Research has shown that childcare center teachers and schools want more training to help them gain the skills to prepare for and respond to disasters. This includes not only training within their own centers, but also with other centers, where they can share their experiences from previous disasters. The training sessions observed as part of this study revealed how participants were able to think through various scenarios together in a relaxed environment. Many attendees acknowledged the importance of reunification drills but shared that they had never been involved in one.
The final theme that emerged in this research regarding effective preparedness was related to networks. Businesses, residents, and families located in the vicinity of a childcare center can be an integral part of preparedness. In the past, local businesses have allowed employees to leave after an earthquake to assist the childcare with evacuation. Others, such as hotels, have provided backup evacuation space following a disaster. In addition, tight-knit Māori communities can assist with preparedness by offering communal spaces, such as meeting houses. New Zealand researchers have found that Māori community-led disaster management practices are often collaborative and informed by strong cultural values.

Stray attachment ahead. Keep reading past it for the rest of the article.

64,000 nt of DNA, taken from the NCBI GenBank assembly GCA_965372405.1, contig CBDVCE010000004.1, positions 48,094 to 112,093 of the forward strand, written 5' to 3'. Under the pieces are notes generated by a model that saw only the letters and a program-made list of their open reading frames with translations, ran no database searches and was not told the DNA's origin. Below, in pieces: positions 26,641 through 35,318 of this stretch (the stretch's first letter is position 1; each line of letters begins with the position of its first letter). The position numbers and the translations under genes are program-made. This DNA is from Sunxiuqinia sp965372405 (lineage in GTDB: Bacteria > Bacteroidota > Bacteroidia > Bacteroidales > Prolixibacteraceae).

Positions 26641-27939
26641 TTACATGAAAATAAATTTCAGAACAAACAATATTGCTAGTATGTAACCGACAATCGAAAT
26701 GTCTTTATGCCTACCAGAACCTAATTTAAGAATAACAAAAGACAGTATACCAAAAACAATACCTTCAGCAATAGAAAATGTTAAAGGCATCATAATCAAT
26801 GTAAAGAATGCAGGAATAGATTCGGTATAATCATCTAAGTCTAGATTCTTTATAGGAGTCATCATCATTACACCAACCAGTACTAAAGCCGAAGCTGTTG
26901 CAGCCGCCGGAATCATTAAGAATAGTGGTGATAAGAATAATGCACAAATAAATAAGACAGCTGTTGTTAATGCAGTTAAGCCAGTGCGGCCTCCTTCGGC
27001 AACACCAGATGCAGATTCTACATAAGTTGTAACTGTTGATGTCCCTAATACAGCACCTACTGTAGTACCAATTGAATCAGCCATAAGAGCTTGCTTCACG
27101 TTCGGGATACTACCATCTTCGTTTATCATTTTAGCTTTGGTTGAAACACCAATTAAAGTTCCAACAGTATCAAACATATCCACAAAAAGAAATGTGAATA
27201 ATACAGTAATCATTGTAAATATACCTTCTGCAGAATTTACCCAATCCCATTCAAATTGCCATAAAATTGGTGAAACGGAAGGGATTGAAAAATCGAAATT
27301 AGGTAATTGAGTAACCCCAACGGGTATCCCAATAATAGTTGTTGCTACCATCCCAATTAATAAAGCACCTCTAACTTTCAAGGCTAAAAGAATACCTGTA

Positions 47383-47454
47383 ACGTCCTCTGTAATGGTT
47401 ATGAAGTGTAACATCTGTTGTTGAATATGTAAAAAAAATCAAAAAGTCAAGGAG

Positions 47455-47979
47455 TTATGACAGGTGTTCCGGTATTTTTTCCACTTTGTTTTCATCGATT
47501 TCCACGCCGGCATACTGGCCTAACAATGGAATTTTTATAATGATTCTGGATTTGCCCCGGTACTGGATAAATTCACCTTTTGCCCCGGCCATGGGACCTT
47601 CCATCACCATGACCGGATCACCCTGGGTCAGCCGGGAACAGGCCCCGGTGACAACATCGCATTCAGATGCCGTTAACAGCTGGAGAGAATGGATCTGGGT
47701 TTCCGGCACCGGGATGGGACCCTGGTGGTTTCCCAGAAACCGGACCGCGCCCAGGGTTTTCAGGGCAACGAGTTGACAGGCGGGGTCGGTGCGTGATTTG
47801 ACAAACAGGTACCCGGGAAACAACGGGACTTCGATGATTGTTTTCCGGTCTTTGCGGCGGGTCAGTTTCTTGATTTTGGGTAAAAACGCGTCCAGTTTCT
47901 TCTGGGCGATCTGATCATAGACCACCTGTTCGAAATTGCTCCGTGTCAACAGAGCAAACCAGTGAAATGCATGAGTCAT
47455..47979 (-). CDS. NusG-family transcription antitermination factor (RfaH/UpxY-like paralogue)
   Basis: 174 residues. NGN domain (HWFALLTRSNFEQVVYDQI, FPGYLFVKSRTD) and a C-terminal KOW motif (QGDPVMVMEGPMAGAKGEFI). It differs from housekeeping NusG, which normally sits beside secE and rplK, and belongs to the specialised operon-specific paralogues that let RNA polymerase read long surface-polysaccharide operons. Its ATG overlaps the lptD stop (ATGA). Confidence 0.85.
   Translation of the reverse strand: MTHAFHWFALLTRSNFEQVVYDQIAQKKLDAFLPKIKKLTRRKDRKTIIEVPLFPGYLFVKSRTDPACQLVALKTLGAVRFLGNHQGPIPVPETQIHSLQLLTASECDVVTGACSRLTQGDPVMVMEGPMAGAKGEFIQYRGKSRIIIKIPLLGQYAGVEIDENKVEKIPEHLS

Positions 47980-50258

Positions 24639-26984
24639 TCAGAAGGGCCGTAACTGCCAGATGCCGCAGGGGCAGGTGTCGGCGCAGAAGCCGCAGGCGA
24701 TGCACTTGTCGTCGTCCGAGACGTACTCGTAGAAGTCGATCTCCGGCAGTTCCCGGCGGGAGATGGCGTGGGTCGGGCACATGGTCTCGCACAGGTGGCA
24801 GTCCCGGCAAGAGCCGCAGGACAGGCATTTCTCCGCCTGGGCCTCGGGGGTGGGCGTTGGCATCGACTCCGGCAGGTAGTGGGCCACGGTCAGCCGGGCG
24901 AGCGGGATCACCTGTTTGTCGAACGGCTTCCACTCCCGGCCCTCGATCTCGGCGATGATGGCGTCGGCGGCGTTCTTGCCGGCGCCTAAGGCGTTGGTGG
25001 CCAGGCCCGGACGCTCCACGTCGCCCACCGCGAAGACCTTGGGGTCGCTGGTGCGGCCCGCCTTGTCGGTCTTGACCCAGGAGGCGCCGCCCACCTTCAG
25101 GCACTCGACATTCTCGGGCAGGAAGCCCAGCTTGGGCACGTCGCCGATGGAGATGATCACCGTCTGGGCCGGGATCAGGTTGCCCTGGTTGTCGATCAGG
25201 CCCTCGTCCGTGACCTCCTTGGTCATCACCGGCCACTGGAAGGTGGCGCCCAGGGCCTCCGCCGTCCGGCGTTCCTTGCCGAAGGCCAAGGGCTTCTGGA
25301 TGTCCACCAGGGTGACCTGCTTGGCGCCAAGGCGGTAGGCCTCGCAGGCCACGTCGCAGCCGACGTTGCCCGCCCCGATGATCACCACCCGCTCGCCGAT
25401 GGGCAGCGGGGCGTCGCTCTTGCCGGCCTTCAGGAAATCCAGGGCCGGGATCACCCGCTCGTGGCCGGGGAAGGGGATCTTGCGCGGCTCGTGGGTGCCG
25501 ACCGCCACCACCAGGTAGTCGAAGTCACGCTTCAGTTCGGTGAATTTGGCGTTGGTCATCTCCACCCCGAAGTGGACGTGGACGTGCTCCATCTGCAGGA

Adequate preparedness in childcare settings helps ensure physical and emotional safety for children, their families, and those who work in the childcare sector. By implementing policies and practices that address the above obstacles, childcare centers can be better prepared for future disasters.
About the Special Collection
This special collection of Research Counts grew out of a longstanding collaboration between the International Journal of Mass Emergencies and Disasters (IJMED) and the Natural Hazards Center. Our commitment in this special collection is to bring key findings and ideas from recent IJMED articles to a broader audience of emergency managers, disaster risk reduction professionals, and policy makers in the hazards and disaster field.
This Research Counts article was written by science and travel writer, Laurie J. Schmidt. It is based upon the following publication:
Fothergill, Alice. 2021. “Childcare Centers and Disaster Preparedness: Lessons from New Zealand.” International Journal of Mass Emergencies and Disasters 39(3): 434-464.
Alice Fothergill is professor of sociology at the University of Vermont. She is the author of Heads Above Water: Gender, Class, and Family in the Grand Forks Flood, co-editor of Social Vulnerability to Disasters (first and second editions), and co-author, with Lori Peek, of Children of Katrina.